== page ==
It’s a pretty good trade off for not getting a paycheck and not being known for having a beautifully-kept home.
The appeal of homeschooling, and my brand of “homeliving” is, as I see it — the freedom to do and learn what you want. Freedom from both actual regulations and others’ expectations. If I jumped up to clean my house right now rather than a couple hours from now, I’d be doing it for fear that someone will come over and see evidence of my “sloth,” not because I want it clean for myself (which I do, just not right now). This is also a financial freedom, of course, the freedom Mr. Bennet’s paying job gives me and also the freedom from extravagant wants. (Or at least the freedom from thinking that those wants, which I do have, are actually needs).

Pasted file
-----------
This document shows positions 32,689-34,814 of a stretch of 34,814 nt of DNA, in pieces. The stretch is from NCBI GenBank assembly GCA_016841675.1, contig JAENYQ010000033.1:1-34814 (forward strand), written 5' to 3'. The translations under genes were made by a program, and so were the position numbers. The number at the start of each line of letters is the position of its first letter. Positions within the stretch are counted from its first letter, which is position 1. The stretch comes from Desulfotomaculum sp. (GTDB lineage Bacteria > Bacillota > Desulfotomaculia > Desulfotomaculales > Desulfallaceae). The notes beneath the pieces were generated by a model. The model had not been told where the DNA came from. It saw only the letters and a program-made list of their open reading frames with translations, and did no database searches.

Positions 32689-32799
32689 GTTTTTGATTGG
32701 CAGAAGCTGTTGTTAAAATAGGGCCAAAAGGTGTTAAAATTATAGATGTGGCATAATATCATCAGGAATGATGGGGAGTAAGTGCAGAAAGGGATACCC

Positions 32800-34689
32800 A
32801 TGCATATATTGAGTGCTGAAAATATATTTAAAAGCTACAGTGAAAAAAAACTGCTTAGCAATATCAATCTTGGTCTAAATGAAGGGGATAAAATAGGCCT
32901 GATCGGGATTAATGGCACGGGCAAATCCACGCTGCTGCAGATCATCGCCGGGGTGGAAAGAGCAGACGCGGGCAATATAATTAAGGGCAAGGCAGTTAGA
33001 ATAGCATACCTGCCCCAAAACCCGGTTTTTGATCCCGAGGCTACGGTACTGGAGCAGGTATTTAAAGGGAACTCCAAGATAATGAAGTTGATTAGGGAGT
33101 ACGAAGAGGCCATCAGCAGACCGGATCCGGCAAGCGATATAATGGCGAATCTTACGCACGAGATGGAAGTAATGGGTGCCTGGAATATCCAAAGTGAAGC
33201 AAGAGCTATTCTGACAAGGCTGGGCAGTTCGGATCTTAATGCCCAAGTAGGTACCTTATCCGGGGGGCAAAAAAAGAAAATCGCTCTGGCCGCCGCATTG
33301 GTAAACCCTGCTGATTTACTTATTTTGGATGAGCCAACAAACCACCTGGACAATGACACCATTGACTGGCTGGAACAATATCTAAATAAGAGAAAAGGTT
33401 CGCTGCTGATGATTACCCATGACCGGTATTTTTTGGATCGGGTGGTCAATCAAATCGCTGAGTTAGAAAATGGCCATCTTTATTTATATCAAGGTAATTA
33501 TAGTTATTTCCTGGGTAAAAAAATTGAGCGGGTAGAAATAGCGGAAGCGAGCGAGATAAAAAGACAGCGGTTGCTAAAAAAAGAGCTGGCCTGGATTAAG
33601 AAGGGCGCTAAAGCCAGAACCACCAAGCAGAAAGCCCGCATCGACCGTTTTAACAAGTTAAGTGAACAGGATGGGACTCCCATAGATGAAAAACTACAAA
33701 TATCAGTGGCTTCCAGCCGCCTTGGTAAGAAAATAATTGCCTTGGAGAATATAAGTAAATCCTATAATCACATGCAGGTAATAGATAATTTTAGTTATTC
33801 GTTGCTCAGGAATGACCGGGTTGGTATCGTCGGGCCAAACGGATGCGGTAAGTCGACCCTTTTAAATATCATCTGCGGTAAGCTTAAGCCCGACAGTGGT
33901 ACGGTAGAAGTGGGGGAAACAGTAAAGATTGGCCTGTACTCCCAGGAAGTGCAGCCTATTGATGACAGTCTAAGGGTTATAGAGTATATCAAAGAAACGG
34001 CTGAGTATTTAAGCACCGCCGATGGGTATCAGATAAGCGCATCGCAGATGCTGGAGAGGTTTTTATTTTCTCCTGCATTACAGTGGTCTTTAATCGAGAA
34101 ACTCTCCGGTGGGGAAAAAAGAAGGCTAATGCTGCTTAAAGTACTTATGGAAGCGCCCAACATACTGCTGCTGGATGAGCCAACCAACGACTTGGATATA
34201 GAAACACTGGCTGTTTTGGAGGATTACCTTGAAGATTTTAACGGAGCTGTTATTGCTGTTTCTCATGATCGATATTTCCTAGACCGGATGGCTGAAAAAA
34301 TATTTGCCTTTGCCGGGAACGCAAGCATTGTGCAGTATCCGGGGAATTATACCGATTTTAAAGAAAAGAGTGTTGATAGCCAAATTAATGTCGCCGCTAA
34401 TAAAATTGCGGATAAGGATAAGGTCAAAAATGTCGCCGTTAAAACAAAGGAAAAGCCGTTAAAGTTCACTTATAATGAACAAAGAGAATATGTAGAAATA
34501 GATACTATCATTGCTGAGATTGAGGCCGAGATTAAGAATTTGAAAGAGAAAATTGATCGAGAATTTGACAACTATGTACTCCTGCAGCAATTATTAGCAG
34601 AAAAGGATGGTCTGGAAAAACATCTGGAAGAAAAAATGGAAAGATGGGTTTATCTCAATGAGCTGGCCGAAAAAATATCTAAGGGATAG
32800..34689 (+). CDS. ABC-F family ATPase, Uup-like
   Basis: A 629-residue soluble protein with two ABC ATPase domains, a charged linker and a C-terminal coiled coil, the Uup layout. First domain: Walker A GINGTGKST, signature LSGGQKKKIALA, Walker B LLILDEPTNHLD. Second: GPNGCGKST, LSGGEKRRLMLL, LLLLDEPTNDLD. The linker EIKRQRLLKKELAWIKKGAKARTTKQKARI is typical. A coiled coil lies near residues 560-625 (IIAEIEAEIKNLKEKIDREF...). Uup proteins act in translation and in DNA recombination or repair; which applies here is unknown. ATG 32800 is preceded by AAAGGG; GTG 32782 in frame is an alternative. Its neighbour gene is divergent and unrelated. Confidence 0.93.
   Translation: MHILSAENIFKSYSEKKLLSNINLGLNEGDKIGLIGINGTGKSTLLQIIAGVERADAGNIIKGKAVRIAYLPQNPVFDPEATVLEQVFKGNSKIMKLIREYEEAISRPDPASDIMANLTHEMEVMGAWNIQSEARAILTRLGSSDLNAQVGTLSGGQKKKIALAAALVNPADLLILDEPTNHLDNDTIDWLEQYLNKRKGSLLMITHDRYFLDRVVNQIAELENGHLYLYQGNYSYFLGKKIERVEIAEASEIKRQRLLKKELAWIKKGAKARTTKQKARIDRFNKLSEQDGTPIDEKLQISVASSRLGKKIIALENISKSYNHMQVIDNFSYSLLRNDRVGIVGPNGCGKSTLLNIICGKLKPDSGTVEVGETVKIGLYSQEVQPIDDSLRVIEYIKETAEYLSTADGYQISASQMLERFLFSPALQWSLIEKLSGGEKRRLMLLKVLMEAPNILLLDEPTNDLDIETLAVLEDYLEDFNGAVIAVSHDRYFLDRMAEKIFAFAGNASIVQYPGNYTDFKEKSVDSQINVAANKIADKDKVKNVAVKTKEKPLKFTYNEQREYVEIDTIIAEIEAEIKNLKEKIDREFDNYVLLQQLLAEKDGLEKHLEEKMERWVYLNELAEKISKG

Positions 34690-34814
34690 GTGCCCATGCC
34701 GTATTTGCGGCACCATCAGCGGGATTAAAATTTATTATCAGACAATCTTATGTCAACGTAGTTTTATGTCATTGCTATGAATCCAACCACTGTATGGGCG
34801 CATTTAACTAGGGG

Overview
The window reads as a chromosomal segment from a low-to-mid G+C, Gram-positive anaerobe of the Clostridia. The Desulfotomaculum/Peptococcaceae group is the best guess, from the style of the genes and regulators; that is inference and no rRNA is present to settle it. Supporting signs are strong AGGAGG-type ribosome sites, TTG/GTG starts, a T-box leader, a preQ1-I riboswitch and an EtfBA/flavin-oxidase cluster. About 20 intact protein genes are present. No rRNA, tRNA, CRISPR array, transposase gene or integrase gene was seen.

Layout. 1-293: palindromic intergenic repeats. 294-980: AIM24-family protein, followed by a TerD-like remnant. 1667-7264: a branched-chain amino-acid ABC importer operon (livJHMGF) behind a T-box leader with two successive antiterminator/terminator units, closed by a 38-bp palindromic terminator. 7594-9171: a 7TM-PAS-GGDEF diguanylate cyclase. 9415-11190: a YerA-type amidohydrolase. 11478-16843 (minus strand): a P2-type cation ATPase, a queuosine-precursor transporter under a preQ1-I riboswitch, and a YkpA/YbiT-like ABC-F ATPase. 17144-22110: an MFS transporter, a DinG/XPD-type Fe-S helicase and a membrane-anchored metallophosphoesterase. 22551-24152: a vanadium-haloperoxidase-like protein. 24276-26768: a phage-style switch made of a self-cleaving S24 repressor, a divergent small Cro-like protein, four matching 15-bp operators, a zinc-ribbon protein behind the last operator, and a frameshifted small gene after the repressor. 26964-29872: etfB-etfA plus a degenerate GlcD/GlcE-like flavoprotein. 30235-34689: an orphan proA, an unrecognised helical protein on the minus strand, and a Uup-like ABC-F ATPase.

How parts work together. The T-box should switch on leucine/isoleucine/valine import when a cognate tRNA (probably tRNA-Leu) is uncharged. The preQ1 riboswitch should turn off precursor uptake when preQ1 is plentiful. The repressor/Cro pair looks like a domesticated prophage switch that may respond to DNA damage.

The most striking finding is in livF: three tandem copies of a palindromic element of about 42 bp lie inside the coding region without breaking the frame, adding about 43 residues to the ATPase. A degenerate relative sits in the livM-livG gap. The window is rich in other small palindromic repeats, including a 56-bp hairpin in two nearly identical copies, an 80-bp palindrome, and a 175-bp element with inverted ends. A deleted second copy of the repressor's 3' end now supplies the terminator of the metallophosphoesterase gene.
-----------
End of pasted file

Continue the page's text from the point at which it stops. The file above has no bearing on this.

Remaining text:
So that’s the biggest appeal to me of homeschool — freedom — and also the largest drawback, because I have always seen that magical time when my kids start school (preschool and on), as the beginning of my personal freedom — from them.
But lately, because they are getting older (they’re 8, 5 & 3) and I can imagine Sally babysitting in the not-too-distant future, and because I don’t know if we will or should even try to have another baby, it has started to not seem so magical.
We had two weeks off school for our vacation, and then another week off preschool because of teacher’s vacations and illnesses, and before I knew it, I was answering Susan’s interesting questions about why our garden is “hibernating” right now and directing as Sally made an entire pizza from scratch, realizing that she’s even old enough now to deal with a 450-degree oven. (Under supervision. Calm down, Nana.)
I see possibility now where before, no matter how I admired the homeschooling lifestyle, I saw chaos and cramping and never, ever getting to go to the bathroom alone.